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    The Network: Points of Light in Australia as seen from a satellite

Virtual Communities and Human rights

A paper by Barbara Rogalla

"As the human rights record of the Howard government in its treatment of asylum seekers came under national and international scrutiny, much of the communication among refugee supporters occurred increasingly online."

"The internet enabled activists who have never met before to unite under a common issue, to rapidly set up support groups, to plan public action and to target media attention by using a keyboard, as they formed virtual communities. Activists made available online information about allegations of human rights abuses from inaccessible detention centres behind razor wire and electric fences, often within minutes of being reported."

Related pages

3 August 2005: Ensnared in a time warp; uninvited refugees inside Australia's immigration detention centres - "... immigration detention deprived children of their social development and excluded them from educational and developmental opportunities. They became Australia's little prisoners."

29 July 2003: Modern-day torture: Government-sponsored neglect of asylum children - Australia's response to unwanted and uninvited refugees is to keep people out by military means, and to incarcerate those who make it alive to our shores, including families with their newborn babies. Such response is morally wrong as well as indefensible...

Cheap, savvy, effective: The potential of virtual communities to safeguard human rights

Presented at the conference: Community Development, Human Rights, and the Grassroots, Melbourne, 14 - 18 April 2004.

Presenter: Barbara Rogalla


As the human rights record of the Howard government in its treatment of asylum seekers came under national and international scrutiny, much of the communication among refugee supporters occurred increasingly online. The internet enabled activists who have never met before to unite under a common issue, to rapidly set up support groups, to plan public action and to target media attention by using a keyboard, as they formed virtual communities. Activists made available online information about allegations of human rights abuses from inaccessible detention centres behind razor wire and electric fences, often within minutes of being reported.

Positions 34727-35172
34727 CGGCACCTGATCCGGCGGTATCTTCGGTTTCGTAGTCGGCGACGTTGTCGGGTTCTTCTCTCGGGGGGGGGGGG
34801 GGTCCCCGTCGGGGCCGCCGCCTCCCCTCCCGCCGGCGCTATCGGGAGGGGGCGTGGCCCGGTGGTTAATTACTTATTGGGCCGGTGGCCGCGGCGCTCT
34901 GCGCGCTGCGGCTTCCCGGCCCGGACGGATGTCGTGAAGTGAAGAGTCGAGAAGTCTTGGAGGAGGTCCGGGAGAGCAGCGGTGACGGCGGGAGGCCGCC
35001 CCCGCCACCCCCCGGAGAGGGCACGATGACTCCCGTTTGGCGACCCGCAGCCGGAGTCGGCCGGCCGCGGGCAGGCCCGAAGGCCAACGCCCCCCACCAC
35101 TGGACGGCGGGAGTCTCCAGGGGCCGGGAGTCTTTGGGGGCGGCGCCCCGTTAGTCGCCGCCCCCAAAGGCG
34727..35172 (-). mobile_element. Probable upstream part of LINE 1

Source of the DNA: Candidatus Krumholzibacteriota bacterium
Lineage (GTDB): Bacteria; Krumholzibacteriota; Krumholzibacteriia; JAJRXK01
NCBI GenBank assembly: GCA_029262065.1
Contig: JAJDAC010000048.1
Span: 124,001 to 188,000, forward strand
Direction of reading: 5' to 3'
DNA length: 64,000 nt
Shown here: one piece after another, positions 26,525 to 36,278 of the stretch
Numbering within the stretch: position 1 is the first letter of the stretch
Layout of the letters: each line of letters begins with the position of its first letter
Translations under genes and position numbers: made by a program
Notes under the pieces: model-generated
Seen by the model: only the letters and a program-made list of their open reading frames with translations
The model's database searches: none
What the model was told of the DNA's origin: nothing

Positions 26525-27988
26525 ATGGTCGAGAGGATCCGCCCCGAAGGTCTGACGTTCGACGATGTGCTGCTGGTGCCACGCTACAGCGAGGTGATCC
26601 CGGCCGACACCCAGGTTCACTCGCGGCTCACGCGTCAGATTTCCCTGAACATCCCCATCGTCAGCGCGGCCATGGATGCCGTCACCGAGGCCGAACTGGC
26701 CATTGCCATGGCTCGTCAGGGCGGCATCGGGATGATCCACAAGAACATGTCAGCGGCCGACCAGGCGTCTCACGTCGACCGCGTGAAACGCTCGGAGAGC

The author also reflects on her steep learning curve, when the aftermath of a six-week working contract at the former Woomera immigration detention centre propelled her into the midst of media attention and led to a parliamentary inquiry. Communication was instantaneous, direct, and transported issues and evidence to the desks of committed activists, lawyers, politicians, police, and other investigating bodies.

This article explores how the shared values, the direct communication, and the reciprocal action of the human rights movement in Australia brought together an on-line community.

"I'll put you on the mailing list" said the unknown solicitor from Sydney. Only minutes earlier, he phoned to tell me that he had negotiated free legal representation for me, should I need it. From this moment, I was a member of a growing online community. Two years later, in 2002, there were an estimated 160 asylum seekers support groups "humming" in cyberspace (Bartlett, 2002).

Asylum seekers came to Australia without valid travel documents, usually on rickety boats about to capsize, after paying an exorbitant price to people smugglers. Although the vast majority among them were refugees, they represented the type of refugee most despised by the government. Even after their refugee status was no longer in doubt, the Immigration Department separated them from other refugees for the purpose of "reducing the incentive for people seeking to use unlawful arrival and refugee claims" (DIMIA, 2003 b). So determined is the government to punish those who came by boat, that even bona fide refugees must convince immigration officials every three years that returning home means returning to the risk of persecution. The legislation from September 2003 ensures that the possibility of such return repeats every three years, whilst Australia actively seeks grounds for removing such persons.

Some asylum seekers were never recognised as refugees and have been locked up since their arrival, at times for years. Euphemistically, the government called these lock-ups "Immigration Reception and Processing Centres".

Such hard line toward asylum seekers and their boats should not come as a surprise. Since 1997, one year after the Howard government came to power, Australia herself has become a refugee producing country. Over a five-year period, thirty-one Australian nationals have asked America for refugee protection. Two applicants convinced the US Department of Justice that they either suffered persecution on racial, religious, or political grounds, or that they had a realistic fear of such persecution (Dunn, 2004) [1].